July has not been a good month for the Prime Minister of the United Kingdom, Theresa May, who began the month with a meeting in Chequers with her top cabinet ministers to hash out a basic outline of the UK government’s position moving forward in the Brexit negotiations with Brussels. At the conclusion of the meeting on 6 July, a three-page statement was released detailing the position reached by the cabinet. May thought she finally had unified the Leave and Remain factions of her Conservative Party, yet, within 48 hours her government was on the brink of collapse, with Brexit Secretary David Davis and Foreign Secretary Boris Johnson, both Leavers, resigning from cabinet. The united front that May had erected was quickly proven to be nothing more than a dissolving façade.
Why? Because Brexit was no longer Brexit, and here’s why.
The Common Rulebook
According to the Chequers statement, the UK will be “making an upfront choice to commit by treaty to ongoing harmonisation with EU rules on goods”. In essence, the UK under this plan will not be regaining its sovereignty over business and trade regulations with the European Union (EU), which is one of the most important powers liberal Leavers wanted to regain from the heavy-handed regulators in Brussels.
To appease the Leave faction, the plan does state that Parliament “would have oversight of the incorporation of these rules into the UK’s legal order – with the ability to choose not to do so, recognising that this would have consequences.” Prominent Leavers such as Davis, the former Breixt Secretary, however, said in his resignation letter that such power was “illusory rather than real”.
The European Court of Justice
The Chequers statement also leaves the European Court of Justice, the high court with jurisdiction over most intra-EU squabbles, extremely influential over “independent” Britain. The UK government will allow “due regard paid to EU case law in areas where the UK continued to apply a common rulebook.” It only gets worse. According to section 6 of the European Withdrawal Act of 2018, “a court or tribunal may have regard to anything done on or after exit day by the European Court, another EU entity or the EU so far as it is relevant to any matter before the court or tribunal.”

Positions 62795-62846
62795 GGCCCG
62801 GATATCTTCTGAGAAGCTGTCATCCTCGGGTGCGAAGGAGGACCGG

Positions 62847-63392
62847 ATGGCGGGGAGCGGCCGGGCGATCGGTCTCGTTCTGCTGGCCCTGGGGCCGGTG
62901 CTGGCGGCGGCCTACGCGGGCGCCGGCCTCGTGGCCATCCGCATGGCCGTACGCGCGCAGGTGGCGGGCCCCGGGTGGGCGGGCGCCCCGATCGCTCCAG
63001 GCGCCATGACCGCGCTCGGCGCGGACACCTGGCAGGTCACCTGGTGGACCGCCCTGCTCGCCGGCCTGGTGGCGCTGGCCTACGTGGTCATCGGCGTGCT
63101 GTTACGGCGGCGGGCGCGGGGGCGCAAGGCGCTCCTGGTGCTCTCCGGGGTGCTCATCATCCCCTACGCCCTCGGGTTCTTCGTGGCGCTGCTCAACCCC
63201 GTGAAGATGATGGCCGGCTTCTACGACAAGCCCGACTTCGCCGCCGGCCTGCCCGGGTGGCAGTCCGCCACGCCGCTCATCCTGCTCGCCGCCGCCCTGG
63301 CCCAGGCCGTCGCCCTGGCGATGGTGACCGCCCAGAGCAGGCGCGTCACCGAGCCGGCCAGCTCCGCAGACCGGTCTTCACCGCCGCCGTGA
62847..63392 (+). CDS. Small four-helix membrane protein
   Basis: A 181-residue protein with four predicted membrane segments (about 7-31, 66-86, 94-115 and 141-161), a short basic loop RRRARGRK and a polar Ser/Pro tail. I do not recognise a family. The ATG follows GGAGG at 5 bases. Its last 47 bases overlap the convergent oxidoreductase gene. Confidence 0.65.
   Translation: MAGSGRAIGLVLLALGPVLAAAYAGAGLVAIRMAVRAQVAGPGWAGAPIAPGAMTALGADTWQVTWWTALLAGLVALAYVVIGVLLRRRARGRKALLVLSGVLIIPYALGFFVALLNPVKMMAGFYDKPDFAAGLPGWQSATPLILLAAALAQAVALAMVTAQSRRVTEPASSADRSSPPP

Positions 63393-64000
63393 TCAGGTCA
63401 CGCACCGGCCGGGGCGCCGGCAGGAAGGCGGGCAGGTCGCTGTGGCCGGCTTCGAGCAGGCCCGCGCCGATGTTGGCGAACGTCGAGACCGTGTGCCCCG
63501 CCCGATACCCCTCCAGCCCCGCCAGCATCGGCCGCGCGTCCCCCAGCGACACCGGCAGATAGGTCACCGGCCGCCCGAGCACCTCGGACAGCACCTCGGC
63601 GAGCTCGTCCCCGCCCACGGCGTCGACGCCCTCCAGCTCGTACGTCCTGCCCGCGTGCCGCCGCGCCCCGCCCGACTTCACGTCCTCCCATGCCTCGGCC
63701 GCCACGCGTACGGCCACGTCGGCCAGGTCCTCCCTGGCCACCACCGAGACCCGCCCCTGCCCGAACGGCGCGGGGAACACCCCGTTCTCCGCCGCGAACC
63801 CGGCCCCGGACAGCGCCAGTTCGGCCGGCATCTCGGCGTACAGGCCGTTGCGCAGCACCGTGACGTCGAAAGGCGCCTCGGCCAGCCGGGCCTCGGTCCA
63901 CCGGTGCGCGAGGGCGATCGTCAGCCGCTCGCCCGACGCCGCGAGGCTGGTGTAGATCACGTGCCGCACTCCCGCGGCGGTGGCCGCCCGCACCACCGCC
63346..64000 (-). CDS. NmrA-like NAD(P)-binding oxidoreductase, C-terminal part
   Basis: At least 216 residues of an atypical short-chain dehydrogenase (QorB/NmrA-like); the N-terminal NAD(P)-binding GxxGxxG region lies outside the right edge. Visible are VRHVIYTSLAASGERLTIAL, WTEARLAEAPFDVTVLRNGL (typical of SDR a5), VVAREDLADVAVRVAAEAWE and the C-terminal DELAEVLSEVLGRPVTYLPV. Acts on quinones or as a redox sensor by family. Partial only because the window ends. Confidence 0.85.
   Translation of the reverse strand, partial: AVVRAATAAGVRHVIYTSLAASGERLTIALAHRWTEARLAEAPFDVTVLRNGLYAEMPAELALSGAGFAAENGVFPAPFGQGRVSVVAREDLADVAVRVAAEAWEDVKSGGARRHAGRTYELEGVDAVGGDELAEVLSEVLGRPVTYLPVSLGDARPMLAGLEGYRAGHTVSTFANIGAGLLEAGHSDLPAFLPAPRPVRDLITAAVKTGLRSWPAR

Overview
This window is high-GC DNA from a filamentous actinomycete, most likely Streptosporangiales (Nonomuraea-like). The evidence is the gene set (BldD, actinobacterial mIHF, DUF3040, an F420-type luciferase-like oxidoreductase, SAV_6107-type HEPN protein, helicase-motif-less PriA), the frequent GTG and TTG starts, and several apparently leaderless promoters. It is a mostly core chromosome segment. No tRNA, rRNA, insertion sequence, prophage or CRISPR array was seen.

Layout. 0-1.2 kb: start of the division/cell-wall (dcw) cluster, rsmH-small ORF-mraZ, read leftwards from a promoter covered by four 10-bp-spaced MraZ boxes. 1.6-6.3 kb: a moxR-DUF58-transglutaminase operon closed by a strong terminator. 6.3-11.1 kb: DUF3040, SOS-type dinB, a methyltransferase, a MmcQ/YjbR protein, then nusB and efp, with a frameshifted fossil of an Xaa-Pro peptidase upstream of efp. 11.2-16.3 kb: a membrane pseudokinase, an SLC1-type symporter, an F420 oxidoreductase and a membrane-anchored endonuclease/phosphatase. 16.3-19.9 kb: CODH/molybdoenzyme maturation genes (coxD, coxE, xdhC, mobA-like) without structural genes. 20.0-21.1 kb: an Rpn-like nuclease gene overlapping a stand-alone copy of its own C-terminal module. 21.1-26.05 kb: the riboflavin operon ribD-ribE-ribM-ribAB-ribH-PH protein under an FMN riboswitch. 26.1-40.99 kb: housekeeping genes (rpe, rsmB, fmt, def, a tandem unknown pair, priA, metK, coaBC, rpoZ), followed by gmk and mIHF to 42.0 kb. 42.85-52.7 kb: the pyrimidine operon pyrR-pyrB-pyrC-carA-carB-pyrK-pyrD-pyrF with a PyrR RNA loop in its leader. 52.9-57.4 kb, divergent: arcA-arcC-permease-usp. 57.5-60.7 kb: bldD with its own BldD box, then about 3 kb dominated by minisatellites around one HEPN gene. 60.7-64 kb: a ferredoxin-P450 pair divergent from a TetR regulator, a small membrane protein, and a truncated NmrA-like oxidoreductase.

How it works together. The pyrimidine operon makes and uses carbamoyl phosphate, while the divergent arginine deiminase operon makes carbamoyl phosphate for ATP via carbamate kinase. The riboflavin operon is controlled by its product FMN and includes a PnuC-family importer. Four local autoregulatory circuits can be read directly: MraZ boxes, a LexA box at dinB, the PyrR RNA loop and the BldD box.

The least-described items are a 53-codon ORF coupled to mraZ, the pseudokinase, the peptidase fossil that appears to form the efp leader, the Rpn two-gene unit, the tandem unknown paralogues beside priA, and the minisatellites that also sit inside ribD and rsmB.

So while the Chequers statement frames the narrative as the court only having limited influence over common rulebook trade policy, in practice British judges could use EU case law as justification for any of their rulings on any issue to come before their courts. So the UK, come March 2019, could still be indirectly subject to rulings of a foreign court on which they no longer have even marginal representation.
Well, so much for taking back sovereignty.
The Fix Is IN
With these developments, it is no wonder that hard-Brexit MPs have given up on Theresa May.
Hard-Brexiters have long been libeled and slandered as close-minded hermits. Yet, in reality many are anti-regulatory and free trade proponents who have championed the idea of post-Brexit Britain being a Singapore-on-Thames. Now Britain is heading down the path of Norway-model lite, which will leave Britain suffocating under EU regulatory power.
Brexit no longer means Brexit, with each passing day since the historic referendum of 23 June 2016 it increasingly amounts to nothing.
The British lion has become nothing more the Cowardly Lion trembling in fear of freedom.
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